Advocates don’t speak this way in the open. They know their plans are not popular, so they use politically neutral language during times of persuasion, then go full partisan afterward. Get people on board with pleasing rhetoric of “diversity,” “progress,” and “inquisitive mindset,” and after approval comes, money flows, and programs commence, “transformative education” can happen.
This is the danger in Georgia. EAD is a wolf in sheep’s clothing. Yes, it contains a few traditionalist elements that deflect the charge of anti-conservatism. Overall, however, the EAD Roadmap circumscribes those elements with identity politics that left-wing teachers can plunder all year long. Here is what EAD really means by “inquisitive mindset”: a takedown of heroes, emphasis on victims (women and racial minorities), denial of American exceptionalism, and a focus on the failings of the founding.
The Roadmap includes “Guiding Questions” that teachers are advised to raise in the classroom. Here is one recommended for K-2 teachers: “What constitutes a family?” This question has no place in the classroom. Given the biases of social studies teachers, we know what would happen if a 6-year-old were to give a biblical answer to that question.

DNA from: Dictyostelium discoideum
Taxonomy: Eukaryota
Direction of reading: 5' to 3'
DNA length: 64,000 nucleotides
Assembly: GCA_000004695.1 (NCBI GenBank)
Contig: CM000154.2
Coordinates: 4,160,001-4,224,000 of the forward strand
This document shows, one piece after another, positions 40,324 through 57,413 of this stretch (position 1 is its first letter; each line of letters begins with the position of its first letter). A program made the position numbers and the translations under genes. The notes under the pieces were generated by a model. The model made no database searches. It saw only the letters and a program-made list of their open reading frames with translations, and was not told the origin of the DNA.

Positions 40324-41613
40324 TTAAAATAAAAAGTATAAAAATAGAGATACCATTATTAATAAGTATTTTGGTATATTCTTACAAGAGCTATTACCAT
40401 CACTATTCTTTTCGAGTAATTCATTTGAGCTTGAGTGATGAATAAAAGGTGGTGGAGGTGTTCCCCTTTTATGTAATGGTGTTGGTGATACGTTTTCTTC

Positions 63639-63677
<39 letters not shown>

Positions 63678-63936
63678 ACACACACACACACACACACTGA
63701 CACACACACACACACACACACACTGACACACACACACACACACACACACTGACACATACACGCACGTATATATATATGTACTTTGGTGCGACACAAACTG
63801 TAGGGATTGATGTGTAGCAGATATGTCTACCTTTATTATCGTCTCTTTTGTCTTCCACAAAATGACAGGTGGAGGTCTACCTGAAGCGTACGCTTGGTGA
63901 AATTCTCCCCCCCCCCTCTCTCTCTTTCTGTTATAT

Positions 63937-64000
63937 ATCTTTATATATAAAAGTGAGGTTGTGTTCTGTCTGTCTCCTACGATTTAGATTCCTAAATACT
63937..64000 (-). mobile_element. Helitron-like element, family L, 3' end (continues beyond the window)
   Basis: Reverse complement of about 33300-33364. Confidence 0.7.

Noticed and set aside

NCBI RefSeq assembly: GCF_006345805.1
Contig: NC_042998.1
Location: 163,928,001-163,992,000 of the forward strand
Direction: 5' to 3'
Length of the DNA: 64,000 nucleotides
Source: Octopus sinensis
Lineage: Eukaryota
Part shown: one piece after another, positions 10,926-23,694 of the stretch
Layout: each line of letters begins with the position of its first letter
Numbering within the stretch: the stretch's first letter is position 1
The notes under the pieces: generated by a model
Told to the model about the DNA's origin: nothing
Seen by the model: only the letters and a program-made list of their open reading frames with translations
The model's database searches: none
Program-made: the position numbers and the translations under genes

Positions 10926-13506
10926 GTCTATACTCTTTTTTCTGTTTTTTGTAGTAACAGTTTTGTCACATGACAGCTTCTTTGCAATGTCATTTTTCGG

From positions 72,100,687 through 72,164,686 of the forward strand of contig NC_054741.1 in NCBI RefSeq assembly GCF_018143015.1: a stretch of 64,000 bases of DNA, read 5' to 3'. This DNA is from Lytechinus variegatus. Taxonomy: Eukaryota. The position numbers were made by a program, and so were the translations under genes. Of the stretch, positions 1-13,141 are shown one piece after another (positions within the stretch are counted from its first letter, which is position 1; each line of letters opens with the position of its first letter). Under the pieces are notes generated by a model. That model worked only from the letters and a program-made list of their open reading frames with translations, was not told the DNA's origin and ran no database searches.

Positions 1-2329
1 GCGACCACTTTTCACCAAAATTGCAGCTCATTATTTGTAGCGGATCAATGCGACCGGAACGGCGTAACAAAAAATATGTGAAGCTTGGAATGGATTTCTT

Here is a Guiding Question for grades three to five: “How does the U.S. Constitution include all races, gender identities, and marginalized groups?” If the ensuing discussion were led by a conservative teacher, learning could proceed in a balanced, educational way. Critique would not be the end of it either. Patriotism would follow.
But that’s not what social studies teachers want. They would take the question about the Constitution as a chance to rehearse the drawbacks of the founding (from a leftist standpoint). On the family question, class discussion would emphasize that mother-father-children families are only one of many alternatives, no better (and maybe worse) than more “modern” family structures.
Teachers who emerge from “oppression studies” programs have an agenda, and it doesn’t jibe with Republican governance in Georgia. That prominent organizations have received grants that encourage lessons aligned with the Roadmap should raise the antennae of leaders in the state. Gov. Kemp and Superintendent Woods have shown themselves nobly willing to resist leftist visions of the classroom. Last year I worked with their team on English Language Arts standards, and we came up with an excellent model with a solidly conservative thrust. It includes lots of literary history and memorization and recitation of classic poems and speeches.
The same thing should happen with civics. We need Georgia officials to monitor the implementation: curricula adopted, lesson plans created, and assessments that reward leftist outcomes. Guardrails against leftists’ hijacking must be erected. Given the left-wing dominance of social studies fields, skepticism is healthy, and vigilance is necessary. Do not assume that neutral language proves unbiased intent. It’s not enough to listen to what progressives say. We must watch what they do.